With most indoor sports and activities being put on hold during the last year due to COVID-19, outdoor activities have been on the rise and skateboarding in Powell River is gaining in popularity.
Tyler Doubt recently became a member of the qathet Skateboard Society and helps out as much as he can when needed. His involvement with the society came through talking to people at the skateboard park with hopes to help out the community. He’s been involved with skateboarding since he was a child.
“I started skateboarding around 1985 when my brother and I found a Ray Rodriguez skull and sword skateboard with a broken off tail in the creek by our house,” said Doubt. “We rode around on it so much that for Christmas that year our parents finally caved and got us some gear.”
Doubt tries to skate every day, even if it’s for only 20 minutes during his lunch break. His own children are now involved and it has become a family activity.
“We rarely miss a skateboard night, and we have been building a ‘shred shed’ at home for when it is raining or the park is too crowded,” he added.
Coronavirus and social distancing played a role in getting back into skating.
“At a certain point during the pandemic it became pretty clear to me that I needed to pay more attention to my physical and mental health, and skateboarding has always been the most effective way for me to do that,” said Doubt. “My children are also at an age where they are interested in it now, too. Lots of us who grew up skateboarding are now going with our kids.
Doubt said it is common to see parents at the park or the skateboard night at Powell River Recreation Complex skating with their children.
“That wasn’t really how it was in the 80s and 90s when lots of us started,” he added. “The whole thing was still really in its infancy in most places. To have parents who grew up skateboarding would have been very rare then, but it is common now.”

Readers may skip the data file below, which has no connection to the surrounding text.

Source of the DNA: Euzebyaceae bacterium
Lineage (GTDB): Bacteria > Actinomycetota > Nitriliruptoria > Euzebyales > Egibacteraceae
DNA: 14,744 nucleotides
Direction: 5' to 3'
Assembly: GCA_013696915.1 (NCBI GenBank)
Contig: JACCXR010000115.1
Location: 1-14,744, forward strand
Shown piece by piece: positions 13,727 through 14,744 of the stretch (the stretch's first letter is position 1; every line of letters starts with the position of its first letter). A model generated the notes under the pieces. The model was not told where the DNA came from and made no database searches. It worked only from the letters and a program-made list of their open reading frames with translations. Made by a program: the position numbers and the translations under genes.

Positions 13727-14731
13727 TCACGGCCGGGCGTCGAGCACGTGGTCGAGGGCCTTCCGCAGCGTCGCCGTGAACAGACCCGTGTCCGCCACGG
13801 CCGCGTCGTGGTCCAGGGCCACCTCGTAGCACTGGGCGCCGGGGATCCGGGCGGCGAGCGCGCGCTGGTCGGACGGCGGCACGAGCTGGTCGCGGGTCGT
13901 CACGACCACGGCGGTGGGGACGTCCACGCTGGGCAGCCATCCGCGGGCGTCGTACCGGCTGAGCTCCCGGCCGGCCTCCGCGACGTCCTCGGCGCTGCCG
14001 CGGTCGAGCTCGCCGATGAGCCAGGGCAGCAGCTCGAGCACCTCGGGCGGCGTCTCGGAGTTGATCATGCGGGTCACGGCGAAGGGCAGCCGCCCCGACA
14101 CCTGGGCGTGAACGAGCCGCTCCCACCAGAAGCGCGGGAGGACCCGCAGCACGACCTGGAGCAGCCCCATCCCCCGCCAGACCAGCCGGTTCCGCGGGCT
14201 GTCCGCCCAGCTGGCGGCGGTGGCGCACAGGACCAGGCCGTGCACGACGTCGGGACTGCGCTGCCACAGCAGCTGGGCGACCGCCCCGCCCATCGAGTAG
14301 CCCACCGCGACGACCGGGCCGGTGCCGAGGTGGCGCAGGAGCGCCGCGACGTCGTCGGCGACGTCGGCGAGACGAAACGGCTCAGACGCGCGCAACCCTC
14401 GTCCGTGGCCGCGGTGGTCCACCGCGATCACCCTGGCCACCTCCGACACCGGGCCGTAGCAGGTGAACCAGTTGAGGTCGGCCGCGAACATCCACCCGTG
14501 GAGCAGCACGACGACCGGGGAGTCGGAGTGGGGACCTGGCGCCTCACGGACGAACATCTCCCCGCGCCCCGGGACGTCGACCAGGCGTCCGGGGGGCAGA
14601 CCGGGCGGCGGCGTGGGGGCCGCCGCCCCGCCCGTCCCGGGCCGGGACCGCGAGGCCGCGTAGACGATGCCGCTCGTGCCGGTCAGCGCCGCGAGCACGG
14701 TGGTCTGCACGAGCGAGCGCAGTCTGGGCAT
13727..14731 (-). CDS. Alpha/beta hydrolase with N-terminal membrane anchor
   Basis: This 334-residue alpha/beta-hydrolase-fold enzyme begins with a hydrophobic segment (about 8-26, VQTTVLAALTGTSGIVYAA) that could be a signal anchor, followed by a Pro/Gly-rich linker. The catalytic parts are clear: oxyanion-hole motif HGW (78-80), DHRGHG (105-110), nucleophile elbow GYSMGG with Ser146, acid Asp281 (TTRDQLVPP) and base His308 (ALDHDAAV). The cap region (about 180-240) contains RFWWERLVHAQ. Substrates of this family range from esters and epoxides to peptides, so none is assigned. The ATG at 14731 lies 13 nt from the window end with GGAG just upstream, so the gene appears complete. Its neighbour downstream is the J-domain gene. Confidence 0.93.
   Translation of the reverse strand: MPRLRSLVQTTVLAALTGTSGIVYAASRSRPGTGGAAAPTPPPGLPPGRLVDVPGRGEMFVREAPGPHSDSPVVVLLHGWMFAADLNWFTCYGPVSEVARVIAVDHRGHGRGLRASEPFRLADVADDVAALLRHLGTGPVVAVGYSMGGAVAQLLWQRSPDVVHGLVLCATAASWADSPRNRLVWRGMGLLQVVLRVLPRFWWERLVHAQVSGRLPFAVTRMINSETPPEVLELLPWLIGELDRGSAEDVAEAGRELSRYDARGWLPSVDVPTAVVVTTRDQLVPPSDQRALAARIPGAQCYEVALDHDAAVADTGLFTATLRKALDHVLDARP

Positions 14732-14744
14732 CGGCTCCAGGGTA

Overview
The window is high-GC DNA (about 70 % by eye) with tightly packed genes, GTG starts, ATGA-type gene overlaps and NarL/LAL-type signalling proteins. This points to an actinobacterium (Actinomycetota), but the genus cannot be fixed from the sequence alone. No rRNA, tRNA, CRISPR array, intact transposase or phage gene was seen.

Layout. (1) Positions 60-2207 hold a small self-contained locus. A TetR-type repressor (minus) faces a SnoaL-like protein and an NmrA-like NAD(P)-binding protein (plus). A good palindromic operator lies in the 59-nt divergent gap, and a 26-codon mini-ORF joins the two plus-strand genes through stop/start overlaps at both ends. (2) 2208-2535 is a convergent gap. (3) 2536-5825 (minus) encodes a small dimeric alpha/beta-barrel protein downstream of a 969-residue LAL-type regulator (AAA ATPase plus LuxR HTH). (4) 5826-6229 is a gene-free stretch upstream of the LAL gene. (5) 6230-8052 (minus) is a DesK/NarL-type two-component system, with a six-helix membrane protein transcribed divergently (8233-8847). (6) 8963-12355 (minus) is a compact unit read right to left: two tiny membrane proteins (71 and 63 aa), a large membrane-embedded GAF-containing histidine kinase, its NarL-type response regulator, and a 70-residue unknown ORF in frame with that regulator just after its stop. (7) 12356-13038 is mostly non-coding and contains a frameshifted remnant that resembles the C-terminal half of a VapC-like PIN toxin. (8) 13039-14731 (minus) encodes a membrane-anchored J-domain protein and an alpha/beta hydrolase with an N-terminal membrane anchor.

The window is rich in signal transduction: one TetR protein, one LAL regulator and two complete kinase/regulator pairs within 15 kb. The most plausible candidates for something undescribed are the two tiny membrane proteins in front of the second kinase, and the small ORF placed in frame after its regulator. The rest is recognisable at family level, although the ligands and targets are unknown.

Skateboarding is going to be included in the Olympics for the first time this year in Tokyo. While Doubt believes the arenas used for competition are lacking in authenticity, he will be watching the Olympic event enthusiastically and feels the overall impact will be a positive one.
Skater notes increase in interest
Fellow volunteer and society member Amber Schur agrees that while it may change things, having skateboarding in the Olympics will be a good thing. She has also been skating most of her life.
“I’ve always had a board since I was eight and then I started learning tricks the past three years,” said Schur, who is now 18. “I try to go whenever the weather is good and I have time; it’s been every day or every other day for awhile now.”
She helps out with recruitment, advertising and with the drop-ins that happen once a week.
“I’ve definitely seen an increase in people interested in the drop-ins; the inside kind of environment,” said Schur. “I think when the summer comes around there will be a lot more people; a lot of people skate outside during the summer. I’d say there are a lot more youth skating now.”
Drop-in nights have had around 30 people in attendance. The age group ranges from five and younger to around 50.
“It’s awesome, you get to meet a bunch of people of all different ages with the same passion and interest,” said Schur. “It’s definitely a hobby and a passion, just something to do to get outside and have fun.”